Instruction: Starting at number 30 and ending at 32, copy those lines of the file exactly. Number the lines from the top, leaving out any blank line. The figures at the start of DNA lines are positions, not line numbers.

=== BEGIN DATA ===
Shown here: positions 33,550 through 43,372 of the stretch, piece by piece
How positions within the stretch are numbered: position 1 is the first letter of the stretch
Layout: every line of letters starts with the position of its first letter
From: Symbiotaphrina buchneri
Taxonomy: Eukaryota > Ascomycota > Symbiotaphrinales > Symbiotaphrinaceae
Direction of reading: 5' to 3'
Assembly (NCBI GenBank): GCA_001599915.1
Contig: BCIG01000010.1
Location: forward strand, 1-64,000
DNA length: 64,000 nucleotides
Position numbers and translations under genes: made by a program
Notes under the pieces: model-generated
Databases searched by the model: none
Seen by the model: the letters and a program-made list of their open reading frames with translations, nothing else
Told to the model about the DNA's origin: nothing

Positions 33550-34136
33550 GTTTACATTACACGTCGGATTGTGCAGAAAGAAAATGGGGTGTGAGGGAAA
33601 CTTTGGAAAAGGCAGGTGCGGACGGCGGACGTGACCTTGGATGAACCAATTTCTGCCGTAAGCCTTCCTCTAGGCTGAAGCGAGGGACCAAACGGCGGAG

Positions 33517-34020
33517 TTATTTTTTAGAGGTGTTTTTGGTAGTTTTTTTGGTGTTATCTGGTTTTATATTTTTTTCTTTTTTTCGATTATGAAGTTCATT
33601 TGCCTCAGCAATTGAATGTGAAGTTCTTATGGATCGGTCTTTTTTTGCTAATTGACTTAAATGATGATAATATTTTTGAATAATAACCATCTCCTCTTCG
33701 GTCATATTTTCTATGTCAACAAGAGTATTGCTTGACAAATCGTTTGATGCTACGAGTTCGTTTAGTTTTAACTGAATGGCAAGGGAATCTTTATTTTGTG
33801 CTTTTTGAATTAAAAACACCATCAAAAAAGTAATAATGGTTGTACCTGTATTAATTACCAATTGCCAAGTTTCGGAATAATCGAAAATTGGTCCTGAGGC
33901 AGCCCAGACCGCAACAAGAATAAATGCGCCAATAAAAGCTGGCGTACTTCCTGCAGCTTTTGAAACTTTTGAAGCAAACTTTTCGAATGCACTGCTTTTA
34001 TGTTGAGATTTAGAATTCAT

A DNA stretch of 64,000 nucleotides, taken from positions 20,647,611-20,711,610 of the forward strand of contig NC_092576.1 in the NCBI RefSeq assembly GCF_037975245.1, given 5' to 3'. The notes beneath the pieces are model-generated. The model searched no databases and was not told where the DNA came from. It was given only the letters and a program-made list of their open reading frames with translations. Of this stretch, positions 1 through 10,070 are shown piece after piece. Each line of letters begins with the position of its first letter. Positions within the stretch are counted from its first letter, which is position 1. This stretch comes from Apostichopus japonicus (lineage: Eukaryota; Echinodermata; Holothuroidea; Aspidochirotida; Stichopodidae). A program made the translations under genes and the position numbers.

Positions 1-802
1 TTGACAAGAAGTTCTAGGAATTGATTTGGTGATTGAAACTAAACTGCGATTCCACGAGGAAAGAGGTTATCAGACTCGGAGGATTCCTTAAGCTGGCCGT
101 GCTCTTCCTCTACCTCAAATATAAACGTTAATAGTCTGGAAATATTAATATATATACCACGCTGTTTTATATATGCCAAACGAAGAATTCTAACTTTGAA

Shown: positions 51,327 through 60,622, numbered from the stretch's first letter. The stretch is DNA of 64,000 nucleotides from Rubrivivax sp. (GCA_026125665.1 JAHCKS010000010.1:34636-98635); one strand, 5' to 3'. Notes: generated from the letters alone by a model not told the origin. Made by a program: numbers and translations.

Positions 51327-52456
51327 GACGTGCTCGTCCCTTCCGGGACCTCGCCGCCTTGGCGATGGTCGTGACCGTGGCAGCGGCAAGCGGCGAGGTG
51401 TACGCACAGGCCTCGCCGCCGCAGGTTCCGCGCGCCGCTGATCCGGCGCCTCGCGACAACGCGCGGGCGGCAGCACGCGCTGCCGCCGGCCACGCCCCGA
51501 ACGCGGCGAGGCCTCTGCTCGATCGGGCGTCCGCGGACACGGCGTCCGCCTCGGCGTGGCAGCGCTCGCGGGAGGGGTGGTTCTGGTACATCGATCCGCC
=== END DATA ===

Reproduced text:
Shown: positions 51,327 through 60,622, numbered from the stretch's first letter. The stretch is DNA of 64,000 nucleotides from Rubrivivax sp. (GCA_026125665.1 JAHCKS010000010.1:34636-98635); one strand, 5' to 3'. Notes: generated from the letters alone by a model not told the origin. Made by a program: numbers and translations.

Positions 51327-52456
51327 GACGTGCTCGTCCCTTCCGGGACCTCGCCGCCTTGGCGATGGTCGTGACCGTGGCAGCGGCAAGCGGCGAGGTG